How do you react when you find an obstacle in your path?
Do you focus on external reasons for failure? See outcomes as beyond your ability to impact?
Or do you look deeply within, courageously challenging your assumptions, your objectives, even your ultimate goal? Do you subject yourself to rigorous self-examination? Do you consider internal reasons for failure? Are you as least as willing to sculpt and change yourself as you are to ask the external world to yield to your vision?
Single loop learning is when we focus only on the external world in our search for solutions. Double loop learning is when we are willing to focus on our internal world as well.
Yes, hard work, persistence, practice, vision, commitment, and passion: these are all critical to success beyond the ordinary. Add self-awareness, the ability to look within and change as equally important.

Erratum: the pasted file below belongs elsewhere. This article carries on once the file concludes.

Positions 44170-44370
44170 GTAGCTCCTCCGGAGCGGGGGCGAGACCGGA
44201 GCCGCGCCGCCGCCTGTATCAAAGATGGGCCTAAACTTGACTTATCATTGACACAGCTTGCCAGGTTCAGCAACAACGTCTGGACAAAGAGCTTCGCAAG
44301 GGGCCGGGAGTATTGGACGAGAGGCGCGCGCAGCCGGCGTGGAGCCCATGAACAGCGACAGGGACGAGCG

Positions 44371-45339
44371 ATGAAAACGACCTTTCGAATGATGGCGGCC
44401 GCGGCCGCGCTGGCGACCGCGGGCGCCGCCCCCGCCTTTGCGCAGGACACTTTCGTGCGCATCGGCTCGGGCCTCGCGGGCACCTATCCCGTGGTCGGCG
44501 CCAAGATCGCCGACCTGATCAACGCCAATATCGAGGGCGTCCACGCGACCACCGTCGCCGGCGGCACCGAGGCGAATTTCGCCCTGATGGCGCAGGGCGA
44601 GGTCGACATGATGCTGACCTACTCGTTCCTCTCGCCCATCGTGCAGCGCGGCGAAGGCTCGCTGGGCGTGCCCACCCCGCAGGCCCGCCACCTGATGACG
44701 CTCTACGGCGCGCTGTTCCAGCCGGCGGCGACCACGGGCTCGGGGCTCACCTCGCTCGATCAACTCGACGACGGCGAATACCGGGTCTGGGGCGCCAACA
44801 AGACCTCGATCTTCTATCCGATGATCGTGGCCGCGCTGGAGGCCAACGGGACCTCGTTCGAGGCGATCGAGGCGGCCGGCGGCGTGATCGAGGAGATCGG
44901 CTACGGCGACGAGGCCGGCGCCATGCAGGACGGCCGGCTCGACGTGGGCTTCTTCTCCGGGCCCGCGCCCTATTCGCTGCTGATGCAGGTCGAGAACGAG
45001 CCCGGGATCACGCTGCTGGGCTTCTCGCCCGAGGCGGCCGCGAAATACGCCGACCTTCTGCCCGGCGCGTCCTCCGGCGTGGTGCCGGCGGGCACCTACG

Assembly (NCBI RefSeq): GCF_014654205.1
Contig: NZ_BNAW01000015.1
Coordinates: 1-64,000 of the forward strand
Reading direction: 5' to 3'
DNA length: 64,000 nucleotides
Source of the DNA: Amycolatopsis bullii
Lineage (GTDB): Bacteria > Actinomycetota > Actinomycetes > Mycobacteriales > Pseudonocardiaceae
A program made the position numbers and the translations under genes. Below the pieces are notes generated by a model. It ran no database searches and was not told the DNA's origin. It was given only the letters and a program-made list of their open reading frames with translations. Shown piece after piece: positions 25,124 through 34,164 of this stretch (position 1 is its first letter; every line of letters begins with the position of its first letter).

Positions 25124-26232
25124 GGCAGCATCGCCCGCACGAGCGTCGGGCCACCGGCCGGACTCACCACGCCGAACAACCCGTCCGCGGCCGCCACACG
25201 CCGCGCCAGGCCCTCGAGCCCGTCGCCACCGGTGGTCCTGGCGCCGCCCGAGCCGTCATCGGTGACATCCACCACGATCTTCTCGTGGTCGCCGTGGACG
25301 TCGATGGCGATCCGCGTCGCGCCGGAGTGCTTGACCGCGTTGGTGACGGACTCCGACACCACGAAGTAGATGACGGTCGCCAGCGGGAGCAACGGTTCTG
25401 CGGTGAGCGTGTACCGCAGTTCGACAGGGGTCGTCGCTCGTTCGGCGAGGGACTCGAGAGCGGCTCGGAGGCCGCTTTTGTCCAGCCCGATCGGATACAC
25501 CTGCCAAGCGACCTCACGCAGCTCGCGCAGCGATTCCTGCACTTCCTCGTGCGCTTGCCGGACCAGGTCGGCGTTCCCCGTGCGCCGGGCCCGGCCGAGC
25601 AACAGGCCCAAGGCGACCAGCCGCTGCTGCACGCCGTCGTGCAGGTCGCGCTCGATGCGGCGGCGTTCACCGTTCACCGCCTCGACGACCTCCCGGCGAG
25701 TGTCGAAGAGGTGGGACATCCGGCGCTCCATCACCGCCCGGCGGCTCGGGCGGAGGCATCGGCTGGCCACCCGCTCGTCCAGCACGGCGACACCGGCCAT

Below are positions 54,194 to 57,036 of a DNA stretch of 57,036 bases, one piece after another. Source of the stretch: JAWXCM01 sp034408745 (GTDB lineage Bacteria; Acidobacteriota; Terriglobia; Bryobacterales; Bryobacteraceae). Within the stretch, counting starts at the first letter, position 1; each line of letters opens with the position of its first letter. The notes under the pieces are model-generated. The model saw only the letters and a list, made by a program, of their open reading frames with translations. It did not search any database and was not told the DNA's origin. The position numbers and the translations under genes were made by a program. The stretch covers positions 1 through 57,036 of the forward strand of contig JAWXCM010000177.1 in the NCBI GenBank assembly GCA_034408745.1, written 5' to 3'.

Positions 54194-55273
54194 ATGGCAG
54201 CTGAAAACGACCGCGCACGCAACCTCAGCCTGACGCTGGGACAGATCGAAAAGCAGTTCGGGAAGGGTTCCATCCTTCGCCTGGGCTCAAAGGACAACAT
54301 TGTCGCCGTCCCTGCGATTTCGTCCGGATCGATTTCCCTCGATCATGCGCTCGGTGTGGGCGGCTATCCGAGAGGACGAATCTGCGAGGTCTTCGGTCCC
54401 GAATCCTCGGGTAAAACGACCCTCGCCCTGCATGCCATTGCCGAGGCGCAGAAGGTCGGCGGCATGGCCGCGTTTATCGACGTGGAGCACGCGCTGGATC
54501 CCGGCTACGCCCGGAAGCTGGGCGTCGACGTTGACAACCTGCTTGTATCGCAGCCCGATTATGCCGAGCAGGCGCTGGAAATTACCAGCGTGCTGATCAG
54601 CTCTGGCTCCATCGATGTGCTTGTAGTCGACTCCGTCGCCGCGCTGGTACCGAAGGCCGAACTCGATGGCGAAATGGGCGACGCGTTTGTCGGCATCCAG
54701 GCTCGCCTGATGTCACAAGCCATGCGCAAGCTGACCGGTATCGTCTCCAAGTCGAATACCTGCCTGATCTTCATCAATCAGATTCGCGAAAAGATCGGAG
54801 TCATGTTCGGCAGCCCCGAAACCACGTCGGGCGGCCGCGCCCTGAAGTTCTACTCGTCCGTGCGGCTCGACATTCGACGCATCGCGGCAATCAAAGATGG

“Anytime we think the problem is ‘out there,’ that thought is the problem.” — Stephen R. Covey; 1932–2012
Postscript: Example of belated self-awareness, delayed embracing of double loop
I divorced in my late twenties. I enjoyed being in a stable, loving, long-term relationship and I focused my dating efforts on finding a long-term mate. After several years, I had met a lot of wonderful people but it never seemed to work out for the long haul.
I sat down for a period of intense self-examination. Two basic possibilities occurred to me: Either there was something wrong with everyone I’d met (external focus) or there was something wrong with how I was going about it (internal focus). Occam’s Razor, a principle of logical reasoning, states that one should always choose the simplest solution, the problem was ME.
I experienced a startling insight. A significant reason the relationships failed is that I was unconsciously handing everyone the script from my marriage, saying “read this,” “this is how a relationship is supposed to work.” The scenery changed, the actors rotated, but the script never varied.
That epiphany led to further self-examination and a period of rapid personal growth.